Kaveh Golestan: Pulitzer-winning photojournalist

Kaveh Golestan, the Iranian photojournalist who died last week while working in northern Iraq for the BBC, was a courageous reporter who won a Pulitzer prize for his coverage of the Iranian revolution.

Golestan, brought up in Tehran and England, followed his father into journalism and covered the troubles in Belfast before going to Tehran to work for Time and AP as a photographer. It was for this work that he was awarded the Pulitzer prize.

Golestan was killed by a landmine when his BBC team arrived at Kifri, a town in the southern part of the Kurdish area of Iraq, on a filming trip. He stepped out of the car on to the mine and was killed instantly. Producer Stuart Hughes was caught by the blast and injured his foot. Correspondent Jim Muir and the local translator were unhurt. BBC director of news, Richard Sambrook, said: “Kaveh Golestan was an outstanding photojournalist who had worked in support of freedom of expression in his native Iran and elsewhere and was well known to many western news organisations. He had worked with the BBC for many years. Our deepest sympathy goes to his family and friends. This once again underlines the dangers faced by news teams covering the war in Iraq.”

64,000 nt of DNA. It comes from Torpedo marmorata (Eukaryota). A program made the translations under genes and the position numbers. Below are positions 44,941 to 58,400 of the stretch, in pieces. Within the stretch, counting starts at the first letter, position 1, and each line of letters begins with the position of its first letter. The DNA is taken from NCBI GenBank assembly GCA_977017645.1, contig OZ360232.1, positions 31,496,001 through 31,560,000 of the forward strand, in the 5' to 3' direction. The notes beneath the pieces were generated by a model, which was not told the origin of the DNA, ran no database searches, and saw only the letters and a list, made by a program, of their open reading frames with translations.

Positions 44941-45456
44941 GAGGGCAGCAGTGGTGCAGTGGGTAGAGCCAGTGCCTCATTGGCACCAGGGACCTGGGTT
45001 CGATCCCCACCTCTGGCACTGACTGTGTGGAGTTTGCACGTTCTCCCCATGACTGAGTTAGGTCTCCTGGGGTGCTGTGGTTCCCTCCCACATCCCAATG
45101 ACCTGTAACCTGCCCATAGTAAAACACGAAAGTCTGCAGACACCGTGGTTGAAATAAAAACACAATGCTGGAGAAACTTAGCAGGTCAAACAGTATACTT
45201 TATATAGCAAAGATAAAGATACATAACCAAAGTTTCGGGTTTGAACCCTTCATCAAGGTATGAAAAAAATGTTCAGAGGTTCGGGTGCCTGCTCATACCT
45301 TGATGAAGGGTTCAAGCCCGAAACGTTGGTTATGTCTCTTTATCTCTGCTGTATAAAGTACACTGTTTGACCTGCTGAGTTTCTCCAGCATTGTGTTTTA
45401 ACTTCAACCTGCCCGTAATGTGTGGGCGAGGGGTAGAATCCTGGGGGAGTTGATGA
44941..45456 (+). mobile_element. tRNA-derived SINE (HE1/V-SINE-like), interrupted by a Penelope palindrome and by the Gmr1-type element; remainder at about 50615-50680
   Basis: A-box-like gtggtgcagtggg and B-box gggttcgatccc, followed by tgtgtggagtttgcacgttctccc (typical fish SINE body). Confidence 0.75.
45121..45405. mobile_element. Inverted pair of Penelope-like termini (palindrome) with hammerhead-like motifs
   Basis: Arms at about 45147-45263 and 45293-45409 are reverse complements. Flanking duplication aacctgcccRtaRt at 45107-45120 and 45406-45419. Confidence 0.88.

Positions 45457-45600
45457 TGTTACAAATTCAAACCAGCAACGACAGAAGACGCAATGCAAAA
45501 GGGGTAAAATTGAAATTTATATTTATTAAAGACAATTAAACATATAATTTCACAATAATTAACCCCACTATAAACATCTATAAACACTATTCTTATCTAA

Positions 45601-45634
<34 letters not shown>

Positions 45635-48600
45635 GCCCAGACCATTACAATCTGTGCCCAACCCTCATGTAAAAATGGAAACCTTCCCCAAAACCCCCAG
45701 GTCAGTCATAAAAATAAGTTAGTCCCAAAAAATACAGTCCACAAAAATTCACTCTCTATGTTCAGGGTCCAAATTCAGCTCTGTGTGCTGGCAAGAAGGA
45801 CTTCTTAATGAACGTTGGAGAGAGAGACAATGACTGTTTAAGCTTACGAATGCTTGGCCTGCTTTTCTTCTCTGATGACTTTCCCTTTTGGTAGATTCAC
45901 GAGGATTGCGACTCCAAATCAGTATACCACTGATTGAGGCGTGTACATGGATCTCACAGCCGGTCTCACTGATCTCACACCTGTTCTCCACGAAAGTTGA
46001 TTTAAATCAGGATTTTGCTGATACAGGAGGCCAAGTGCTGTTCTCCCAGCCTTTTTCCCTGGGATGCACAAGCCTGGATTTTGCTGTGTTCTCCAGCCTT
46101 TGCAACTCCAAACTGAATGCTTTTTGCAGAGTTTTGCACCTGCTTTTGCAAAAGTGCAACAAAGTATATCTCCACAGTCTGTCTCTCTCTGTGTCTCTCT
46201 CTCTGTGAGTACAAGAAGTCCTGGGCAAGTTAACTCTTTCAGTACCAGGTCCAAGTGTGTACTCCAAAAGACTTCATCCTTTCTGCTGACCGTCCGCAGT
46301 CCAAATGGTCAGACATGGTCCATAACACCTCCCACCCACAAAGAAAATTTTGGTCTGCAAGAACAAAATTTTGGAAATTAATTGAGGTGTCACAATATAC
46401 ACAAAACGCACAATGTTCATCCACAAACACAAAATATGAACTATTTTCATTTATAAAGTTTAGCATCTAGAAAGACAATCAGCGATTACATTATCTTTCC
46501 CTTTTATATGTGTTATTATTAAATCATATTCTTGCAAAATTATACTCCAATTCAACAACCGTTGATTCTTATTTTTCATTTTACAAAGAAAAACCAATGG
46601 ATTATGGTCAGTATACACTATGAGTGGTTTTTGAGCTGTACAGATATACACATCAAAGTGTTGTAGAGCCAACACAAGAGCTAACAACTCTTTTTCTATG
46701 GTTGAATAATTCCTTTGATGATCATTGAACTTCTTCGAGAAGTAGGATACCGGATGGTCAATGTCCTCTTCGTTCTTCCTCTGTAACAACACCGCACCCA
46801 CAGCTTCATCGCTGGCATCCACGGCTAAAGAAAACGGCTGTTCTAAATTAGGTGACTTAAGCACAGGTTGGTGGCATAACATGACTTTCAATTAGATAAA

John Simpson, who worked with Golestan during the Iran-Iraq war in the late Eighties, said: “Kaveh Golestan was already well-known as a photographer and filmmaker in his native Iran when he became a cameraman for the BBC.

“He brought an artistic quality and great sensitivity to his news filming and editing, and moral courage too. It is not always easy for an Iranian to work for the BBC in Iran, where the government regards it with habitual suspicion.

“This has been a terrible war for television news. In 14 days we have lost two correspondents, Terry Lloyd and Gaby Rado from Independent Television News in Britain, an Australian cameraman and now Kaveh. Significantly, all four were operating independently of the coalition forces and three of them were working in northern Iraq.”

Golestan is survived by his wife Hengameh and their 19-year-old son Mehrak.

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